“Al-Qaeda has already determined the borders of her state and is using this time before Geneva II to control more areas. She already has control of Raqqa and is pushing for control of Deir Ezzor,” explains Ammar. Raqqa and Deir Ezzor are cities in northern Syria. “There are many sorts of Islamists, some are moderate, but they all want an Islamic state. The current trend calls for convincing moderate Islamists to work with the regime to fight Al-Qaeda, but this scheme will only be used to further discredit secular opposition members who will be branded as traitors,” he says.

“We are now at a stage where our choices have been reduced to either supporting Assad or not, and I will not support Assad,” laments the 47 years-old dissident who lives in exile in America with wife and two children and who is still years away from becoming a U.S. citizen. “I’ll be waiting, doing what I can to save what can be saved in the end.”


Ammar cannot fathom how Europe is convinced that she can avoid fallouts from the conflict in Syria. “There is a leadership crisis, it helps to understand how we got here,” he says.

“Europe should think about the security implications for her,” argues Ammar. Geneva II could make sense, says the activist: “We do need a negotiation process, but one that actually imposes rules, without giving Assad and his allies the opportunity to raise the stakes. If we cannot resolve the Syrian conflict, in a few weeks, we will have uprisings in other countries, in other parts of the world. But we are doing nothing.”

Doing nothing is always an option, but what Ammar, who studied History and Astronomy in the U.S., is warning against is that sometimes doing nothing can be “overwhelming”.

“Refugees come en masse, and Europe is on the front line. See how it was difficult to integrate some Muslims, there were mistakes on both sides, the Europeans and the immigrants, with extremists getting more attention that they deserve, but, we can solve this problem. But a mass influx of refugees will create many crises in Europe and this will eventually have internal implications. With violence at the door and from all sides, the problems do not even have to come from international jihadists,” he says. “There is the possibility that European groups from the extreme left and extreme right would unite led by populists and would do a lot of damage. Maybe no one will believe this now, but in a couple of years it might become common sense. So much of what we said about Syria sounded bizarre, but it is now obvious.”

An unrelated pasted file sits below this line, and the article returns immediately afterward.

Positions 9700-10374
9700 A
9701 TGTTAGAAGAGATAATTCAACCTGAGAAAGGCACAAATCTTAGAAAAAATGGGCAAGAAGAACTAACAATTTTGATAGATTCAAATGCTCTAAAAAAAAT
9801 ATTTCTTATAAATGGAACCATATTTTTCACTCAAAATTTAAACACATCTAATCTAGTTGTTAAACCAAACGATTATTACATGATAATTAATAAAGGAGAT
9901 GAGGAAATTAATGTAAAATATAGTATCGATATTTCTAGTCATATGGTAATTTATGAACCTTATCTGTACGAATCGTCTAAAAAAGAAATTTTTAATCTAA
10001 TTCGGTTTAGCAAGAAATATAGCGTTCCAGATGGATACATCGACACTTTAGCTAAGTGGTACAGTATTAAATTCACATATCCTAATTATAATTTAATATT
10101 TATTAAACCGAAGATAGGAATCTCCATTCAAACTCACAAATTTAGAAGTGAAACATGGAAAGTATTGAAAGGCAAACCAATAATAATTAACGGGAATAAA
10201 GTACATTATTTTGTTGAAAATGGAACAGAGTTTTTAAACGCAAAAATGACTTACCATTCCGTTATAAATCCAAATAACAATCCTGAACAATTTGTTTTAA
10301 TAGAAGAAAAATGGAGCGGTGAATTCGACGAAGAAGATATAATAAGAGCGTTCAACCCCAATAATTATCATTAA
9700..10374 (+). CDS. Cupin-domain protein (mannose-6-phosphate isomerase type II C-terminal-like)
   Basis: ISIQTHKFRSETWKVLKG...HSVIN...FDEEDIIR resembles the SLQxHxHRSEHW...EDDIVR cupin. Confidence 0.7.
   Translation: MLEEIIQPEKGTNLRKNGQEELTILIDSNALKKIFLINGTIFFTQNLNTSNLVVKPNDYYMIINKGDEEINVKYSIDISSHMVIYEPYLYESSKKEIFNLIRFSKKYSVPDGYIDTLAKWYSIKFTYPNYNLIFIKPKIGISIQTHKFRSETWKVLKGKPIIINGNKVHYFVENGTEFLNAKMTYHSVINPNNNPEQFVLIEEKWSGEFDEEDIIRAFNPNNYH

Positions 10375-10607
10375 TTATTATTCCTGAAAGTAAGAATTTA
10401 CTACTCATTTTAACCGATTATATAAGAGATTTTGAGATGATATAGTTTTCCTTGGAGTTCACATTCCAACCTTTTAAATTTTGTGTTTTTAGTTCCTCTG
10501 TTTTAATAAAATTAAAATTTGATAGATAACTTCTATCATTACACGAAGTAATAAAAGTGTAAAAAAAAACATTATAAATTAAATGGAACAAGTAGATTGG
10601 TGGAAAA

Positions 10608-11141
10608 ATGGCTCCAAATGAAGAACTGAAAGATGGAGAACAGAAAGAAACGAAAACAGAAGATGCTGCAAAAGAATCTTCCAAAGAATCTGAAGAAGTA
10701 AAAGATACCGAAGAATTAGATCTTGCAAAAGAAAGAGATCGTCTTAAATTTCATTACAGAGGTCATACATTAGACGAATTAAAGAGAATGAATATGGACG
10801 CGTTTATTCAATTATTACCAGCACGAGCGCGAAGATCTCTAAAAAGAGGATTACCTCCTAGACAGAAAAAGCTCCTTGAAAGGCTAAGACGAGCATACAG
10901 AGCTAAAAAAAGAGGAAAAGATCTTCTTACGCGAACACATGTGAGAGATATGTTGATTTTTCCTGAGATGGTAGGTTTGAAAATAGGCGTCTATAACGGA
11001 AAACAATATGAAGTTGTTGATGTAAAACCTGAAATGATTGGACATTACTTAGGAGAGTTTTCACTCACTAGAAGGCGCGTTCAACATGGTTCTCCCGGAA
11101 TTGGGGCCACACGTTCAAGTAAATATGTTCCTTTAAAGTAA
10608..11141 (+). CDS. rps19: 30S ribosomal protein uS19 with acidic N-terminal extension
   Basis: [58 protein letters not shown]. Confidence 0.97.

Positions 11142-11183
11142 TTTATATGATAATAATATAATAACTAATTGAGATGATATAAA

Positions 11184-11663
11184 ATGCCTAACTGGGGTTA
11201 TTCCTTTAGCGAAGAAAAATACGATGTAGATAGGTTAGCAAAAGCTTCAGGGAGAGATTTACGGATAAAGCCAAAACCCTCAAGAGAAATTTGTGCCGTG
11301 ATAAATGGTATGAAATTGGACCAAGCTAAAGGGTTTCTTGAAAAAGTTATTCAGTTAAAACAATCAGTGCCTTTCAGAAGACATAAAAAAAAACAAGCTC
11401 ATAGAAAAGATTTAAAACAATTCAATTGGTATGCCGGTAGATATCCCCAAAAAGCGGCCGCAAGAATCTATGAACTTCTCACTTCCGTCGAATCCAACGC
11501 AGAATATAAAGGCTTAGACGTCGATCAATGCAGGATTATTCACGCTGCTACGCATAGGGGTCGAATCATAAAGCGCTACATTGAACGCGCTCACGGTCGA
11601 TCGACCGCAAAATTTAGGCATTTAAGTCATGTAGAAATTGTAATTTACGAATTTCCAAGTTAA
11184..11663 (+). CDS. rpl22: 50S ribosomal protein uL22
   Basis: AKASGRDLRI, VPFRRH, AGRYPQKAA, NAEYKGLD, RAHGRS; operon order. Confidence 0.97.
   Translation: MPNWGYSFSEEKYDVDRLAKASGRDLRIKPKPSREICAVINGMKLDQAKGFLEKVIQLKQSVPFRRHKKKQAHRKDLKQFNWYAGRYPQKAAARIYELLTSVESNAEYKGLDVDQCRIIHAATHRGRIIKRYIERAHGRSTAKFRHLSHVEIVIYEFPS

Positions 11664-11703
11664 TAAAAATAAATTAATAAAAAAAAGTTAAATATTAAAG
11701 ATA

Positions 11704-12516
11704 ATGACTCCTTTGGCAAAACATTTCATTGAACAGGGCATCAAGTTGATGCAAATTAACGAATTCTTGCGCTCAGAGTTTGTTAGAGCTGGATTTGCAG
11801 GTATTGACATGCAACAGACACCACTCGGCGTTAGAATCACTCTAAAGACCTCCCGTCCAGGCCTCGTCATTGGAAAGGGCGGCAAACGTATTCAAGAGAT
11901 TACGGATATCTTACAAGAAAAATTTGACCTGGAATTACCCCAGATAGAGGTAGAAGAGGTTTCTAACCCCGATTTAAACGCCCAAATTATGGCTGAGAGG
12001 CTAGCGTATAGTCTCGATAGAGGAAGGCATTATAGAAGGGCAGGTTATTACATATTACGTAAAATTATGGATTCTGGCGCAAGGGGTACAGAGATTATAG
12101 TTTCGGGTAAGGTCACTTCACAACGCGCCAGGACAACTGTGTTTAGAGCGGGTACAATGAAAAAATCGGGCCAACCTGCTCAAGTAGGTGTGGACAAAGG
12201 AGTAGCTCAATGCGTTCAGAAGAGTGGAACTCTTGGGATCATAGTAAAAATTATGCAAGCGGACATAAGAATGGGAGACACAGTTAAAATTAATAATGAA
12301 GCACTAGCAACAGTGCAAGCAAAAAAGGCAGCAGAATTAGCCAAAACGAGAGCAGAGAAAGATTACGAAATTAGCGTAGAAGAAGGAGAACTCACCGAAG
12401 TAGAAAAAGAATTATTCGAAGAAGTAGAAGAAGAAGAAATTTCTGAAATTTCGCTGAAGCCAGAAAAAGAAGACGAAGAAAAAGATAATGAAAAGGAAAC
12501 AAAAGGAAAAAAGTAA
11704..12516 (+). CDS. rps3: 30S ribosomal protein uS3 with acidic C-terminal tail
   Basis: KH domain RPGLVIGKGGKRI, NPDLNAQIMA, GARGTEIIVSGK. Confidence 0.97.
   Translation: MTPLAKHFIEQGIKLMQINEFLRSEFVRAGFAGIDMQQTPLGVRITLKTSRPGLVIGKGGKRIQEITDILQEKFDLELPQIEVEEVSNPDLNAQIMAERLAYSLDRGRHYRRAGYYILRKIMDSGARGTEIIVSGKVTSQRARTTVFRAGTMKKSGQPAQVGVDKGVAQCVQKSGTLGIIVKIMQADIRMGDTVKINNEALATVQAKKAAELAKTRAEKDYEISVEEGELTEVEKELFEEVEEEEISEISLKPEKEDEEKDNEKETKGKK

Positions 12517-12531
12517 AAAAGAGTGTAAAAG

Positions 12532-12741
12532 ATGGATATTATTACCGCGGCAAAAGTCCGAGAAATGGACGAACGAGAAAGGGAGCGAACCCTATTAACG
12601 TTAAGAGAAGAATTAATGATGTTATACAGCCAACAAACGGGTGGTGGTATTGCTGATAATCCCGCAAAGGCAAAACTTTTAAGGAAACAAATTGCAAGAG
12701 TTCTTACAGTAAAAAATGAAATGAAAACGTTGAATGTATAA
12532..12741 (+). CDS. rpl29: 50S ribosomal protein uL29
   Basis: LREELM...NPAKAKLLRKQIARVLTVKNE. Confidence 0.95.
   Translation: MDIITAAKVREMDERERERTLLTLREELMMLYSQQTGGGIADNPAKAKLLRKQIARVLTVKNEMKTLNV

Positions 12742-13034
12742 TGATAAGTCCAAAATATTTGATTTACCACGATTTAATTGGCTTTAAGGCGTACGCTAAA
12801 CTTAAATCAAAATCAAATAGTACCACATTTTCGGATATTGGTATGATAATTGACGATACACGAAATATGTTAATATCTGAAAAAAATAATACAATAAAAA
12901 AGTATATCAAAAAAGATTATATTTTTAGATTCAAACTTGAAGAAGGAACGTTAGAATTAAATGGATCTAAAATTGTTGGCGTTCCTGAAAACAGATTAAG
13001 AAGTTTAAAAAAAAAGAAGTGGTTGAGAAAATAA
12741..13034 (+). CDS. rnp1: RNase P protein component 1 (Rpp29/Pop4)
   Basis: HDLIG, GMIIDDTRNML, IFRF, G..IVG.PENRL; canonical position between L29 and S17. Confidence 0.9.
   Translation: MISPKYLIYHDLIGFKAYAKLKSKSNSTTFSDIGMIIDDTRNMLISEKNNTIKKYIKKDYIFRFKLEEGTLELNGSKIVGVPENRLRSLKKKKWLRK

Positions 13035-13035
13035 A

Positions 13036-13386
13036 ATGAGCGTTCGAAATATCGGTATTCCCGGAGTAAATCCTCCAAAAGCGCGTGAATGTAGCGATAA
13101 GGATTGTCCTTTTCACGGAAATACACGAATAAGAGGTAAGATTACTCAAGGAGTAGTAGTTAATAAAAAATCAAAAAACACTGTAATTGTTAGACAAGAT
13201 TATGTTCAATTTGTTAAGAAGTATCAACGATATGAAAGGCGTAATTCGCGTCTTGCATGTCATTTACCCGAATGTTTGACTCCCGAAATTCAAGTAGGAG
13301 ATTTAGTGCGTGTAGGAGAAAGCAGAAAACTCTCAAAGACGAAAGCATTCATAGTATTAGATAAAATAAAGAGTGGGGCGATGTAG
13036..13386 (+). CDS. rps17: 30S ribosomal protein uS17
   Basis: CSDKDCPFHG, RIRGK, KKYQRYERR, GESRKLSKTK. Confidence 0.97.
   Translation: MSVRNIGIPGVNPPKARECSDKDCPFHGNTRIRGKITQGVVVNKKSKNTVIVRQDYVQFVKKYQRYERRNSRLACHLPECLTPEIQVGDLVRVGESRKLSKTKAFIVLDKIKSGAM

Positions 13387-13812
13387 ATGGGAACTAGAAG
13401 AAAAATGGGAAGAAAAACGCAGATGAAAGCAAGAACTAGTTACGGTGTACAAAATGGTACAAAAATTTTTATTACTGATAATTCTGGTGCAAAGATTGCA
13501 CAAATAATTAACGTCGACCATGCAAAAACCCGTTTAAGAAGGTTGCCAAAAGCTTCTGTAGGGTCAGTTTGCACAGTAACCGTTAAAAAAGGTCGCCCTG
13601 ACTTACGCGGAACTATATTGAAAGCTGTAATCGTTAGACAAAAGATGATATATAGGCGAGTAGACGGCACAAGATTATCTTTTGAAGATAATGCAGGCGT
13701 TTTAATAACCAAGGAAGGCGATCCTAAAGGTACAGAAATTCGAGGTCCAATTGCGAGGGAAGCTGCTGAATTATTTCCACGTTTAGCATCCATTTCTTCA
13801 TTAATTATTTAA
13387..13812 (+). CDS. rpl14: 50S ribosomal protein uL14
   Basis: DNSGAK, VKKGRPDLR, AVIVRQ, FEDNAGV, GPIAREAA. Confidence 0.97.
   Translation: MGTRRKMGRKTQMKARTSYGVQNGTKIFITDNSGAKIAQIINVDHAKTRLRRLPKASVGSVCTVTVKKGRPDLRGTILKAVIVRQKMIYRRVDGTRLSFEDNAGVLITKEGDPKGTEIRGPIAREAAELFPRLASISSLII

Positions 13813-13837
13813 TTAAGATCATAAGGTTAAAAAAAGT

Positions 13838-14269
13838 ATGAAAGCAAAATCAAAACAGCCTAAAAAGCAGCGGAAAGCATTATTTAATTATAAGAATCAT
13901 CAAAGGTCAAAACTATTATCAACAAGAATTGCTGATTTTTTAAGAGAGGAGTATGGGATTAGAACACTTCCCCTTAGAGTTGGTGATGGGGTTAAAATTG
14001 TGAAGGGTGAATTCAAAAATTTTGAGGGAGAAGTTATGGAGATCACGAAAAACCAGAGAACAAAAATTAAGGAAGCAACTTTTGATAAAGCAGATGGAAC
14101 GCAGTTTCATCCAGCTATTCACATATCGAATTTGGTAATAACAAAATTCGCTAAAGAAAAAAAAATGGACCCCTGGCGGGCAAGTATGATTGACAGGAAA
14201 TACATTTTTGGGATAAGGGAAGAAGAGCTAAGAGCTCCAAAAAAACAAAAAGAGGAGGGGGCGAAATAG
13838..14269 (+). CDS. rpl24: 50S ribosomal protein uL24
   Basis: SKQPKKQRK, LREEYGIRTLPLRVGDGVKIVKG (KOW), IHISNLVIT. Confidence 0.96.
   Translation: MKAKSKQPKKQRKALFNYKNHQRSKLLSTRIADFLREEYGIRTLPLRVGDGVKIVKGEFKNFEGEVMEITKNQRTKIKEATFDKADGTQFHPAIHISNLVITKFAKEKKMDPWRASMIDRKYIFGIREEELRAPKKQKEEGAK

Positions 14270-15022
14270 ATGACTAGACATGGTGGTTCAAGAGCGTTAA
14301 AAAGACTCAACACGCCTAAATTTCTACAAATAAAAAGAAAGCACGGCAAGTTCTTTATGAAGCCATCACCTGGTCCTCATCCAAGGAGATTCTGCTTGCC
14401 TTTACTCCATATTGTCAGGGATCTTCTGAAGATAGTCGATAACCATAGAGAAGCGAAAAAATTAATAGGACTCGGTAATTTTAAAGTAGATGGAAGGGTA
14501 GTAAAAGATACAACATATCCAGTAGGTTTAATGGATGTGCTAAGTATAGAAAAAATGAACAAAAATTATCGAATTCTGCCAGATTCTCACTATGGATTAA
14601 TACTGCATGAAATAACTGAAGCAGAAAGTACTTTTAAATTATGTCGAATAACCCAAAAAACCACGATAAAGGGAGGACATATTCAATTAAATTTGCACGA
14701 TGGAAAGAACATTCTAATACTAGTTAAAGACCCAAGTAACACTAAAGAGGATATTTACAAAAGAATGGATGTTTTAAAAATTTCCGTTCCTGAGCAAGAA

The refugees are coming, this is true. “By the time people start noticing something, it is means that it has already become that big a phenomenon, and that difficult to cope with and manage,” says Ammar. “The security problems of the 21st Century are getting born in Syria.”

The Worst of Presidents

Ammar is devastating when it comes to describing the performance of President Obama. “President Obama is one of the worst presidents we’ve ever seen in terms of foreign policy, and I know this sounds strange, coming on the heels of the Bush Administration, but he is anyway. Sometimes you do not need to do much to cause a global disaster. Inaction is often as disastrous as action,” says the Syrian who, if he were able to vote in the U.S. elections, would have voted for Obama, “not once but twice.”